Should a school, solely at the request of the mother, allow a child's surname to be changed? Should a school be allowed to change a child's name in all but legal documents?
The law respecting people's names is more flexible than you might suppose. A formal change of name can be made by deed poll and, in the case of a minor, that would require the consent of the legal parents or guardians, regardless of their matrimonial circumstances.
The law, however, does not prevent people from adopting any name by which they wish to be known and so, if a parent and the pupil at the school inform the head that the pupil wishes to be known by a particular name, the school has no reason not to accept the fact and use it.
This name may be used in the school register, on school reports, examination entries and other documents. The school may retain on file a note of the former name, in order to avoid confusion.
But as with other matters involving matrimonial and custodial disputes, schools are well advised to stay clear.
What are the rules governing the attendance of part-time teachers at out-of-school events, staff training and the like?
Part-time teachers are required to be available for work under the reasonable direction of the head for that proportion of 1,265 hours for which they are employed Q and that includes activities outside teaching time.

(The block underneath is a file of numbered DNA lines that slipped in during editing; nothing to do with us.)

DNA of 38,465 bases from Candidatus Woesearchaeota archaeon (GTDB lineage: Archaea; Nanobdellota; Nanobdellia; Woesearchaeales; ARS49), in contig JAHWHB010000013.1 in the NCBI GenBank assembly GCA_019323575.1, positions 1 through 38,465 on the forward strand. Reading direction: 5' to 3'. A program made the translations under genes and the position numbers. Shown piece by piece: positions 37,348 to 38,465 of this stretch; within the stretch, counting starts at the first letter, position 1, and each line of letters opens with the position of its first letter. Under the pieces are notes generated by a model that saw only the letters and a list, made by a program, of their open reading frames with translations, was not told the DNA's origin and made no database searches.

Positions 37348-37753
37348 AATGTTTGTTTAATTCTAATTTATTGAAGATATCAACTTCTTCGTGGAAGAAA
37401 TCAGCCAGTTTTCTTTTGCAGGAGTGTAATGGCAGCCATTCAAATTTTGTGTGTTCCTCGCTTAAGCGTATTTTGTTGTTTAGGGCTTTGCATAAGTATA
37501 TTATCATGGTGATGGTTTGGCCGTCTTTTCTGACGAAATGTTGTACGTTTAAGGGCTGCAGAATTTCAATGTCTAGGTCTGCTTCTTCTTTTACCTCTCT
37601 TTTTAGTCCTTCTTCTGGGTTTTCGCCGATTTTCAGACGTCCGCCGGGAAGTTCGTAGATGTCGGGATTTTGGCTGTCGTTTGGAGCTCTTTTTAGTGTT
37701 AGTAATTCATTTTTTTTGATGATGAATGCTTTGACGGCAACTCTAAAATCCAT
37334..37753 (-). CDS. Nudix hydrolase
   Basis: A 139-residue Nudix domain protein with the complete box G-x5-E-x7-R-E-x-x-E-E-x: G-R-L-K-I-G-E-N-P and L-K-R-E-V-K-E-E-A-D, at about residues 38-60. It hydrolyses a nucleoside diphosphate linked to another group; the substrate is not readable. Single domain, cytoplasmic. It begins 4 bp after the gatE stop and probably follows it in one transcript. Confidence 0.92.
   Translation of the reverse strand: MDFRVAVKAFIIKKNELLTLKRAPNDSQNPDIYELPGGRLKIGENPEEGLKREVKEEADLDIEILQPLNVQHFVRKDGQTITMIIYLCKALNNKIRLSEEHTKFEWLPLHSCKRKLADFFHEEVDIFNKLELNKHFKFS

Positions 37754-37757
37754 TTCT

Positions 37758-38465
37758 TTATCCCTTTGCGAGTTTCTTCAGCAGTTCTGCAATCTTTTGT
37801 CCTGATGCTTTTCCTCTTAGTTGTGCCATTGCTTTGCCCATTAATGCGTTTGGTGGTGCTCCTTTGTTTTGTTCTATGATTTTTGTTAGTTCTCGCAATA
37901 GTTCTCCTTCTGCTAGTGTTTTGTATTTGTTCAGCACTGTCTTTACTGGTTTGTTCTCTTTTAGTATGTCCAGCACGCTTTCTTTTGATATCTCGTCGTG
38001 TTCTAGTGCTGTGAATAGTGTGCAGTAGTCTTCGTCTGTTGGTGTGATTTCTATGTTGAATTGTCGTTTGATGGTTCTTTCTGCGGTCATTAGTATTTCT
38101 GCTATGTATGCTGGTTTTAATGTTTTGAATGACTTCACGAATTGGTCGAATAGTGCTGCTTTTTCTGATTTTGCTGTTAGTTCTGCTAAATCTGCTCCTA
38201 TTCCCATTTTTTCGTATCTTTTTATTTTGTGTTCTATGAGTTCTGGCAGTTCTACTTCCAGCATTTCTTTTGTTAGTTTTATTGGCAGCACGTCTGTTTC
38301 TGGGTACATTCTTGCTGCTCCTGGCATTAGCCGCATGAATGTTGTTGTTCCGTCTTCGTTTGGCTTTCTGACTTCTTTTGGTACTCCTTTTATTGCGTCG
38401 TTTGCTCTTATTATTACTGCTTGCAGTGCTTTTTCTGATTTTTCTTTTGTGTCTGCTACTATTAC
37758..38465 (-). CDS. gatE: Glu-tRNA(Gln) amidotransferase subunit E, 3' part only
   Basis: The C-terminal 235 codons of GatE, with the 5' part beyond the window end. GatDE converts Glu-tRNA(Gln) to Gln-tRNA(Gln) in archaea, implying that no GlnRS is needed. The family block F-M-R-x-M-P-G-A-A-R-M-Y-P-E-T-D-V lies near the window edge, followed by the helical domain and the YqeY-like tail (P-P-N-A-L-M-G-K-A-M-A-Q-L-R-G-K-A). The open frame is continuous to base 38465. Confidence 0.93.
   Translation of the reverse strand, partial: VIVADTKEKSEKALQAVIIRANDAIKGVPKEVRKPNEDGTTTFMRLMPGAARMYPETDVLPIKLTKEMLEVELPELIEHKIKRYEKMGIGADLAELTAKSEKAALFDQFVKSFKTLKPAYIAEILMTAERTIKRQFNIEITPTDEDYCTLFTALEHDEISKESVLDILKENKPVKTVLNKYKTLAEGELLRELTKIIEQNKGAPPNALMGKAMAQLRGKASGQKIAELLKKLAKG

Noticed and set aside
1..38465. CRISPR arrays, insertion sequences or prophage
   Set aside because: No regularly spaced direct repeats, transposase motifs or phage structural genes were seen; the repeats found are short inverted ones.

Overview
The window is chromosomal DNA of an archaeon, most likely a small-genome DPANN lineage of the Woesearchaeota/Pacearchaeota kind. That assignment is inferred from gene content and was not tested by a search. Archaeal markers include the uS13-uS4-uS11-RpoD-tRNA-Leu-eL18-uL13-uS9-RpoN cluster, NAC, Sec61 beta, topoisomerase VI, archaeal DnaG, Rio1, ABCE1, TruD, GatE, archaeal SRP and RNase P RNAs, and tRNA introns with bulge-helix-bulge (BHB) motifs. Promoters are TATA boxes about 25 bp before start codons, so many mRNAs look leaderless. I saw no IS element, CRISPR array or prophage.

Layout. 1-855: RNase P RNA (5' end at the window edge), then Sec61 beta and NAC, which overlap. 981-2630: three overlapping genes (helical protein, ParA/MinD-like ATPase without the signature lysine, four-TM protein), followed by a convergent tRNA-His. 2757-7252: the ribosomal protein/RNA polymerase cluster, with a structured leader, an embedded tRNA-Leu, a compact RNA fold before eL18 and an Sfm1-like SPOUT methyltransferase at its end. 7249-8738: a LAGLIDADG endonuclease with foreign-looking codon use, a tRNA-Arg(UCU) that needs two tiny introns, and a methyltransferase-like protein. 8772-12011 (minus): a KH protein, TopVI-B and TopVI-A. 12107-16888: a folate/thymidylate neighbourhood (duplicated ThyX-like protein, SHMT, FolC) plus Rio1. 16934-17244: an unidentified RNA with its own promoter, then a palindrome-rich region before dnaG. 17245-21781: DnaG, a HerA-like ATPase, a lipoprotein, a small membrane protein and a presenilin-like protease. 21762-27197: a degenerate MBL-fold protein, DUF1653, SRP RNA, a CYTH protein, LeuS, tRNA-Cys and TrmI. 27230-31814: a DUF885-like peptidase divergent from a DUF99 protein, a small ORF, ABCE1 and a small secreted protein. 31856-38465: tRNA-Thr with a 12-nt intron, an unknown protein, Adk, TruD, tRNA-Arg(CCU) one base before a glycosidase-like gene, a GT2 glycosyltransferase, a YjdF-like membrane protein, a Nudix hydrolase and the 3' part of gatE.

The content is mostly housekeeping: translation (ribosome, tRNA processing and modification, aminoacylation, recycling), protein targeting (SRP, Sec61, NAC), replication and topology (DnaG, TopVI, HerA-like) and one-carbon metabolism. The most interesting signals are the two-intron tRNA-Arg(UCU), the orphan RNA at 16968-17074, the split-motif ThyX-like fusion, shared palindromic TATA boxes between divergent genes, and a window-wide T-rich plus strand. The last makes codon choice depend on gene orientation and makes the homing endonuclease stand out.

It is the responsibility of the employer, in practice usually the head, to set out clearly what that implies in any individual case. It could mean attendance, for example, at a parents' evening on a day when the teacher does not take any classes. The same might apply to a proportion of in-service training.
Provided the contractual hours are not exceeded and the commitment is clearly set out and known in advance, the only objection which might be raised would be on the grounds that the direction was unreasonable. This would have to be resolved by the governing body.
In your answer about pupils on buses (Helpline, March 1), you expect too much of bus drivers in suggesting that they should control pupils and that non-driving assistance was unreasonable. Surely, the responsibility rests on the passengers themselves and then on their parents?
The contractor does indeed have a responsibility to ensure that his service is properly conducted and, if this means someone other than the driver is needed, then so be it. The school cannot be responsible because it does not provide or operate the service and it does not have a supervisory role.
Of course, the pupils have a responsibility for their own conduct and should be punished if they misbehave and, yes, it is to their parents we should turn for this.
All too often, they fail to act effectively and the schools steps in to protect its own good name by dealing with the problem.
Questions should be sent to Helpline, The TES, Admiral House, 66-68 East Smithfield, London E1 9XY. Fax: 0171-782 3200.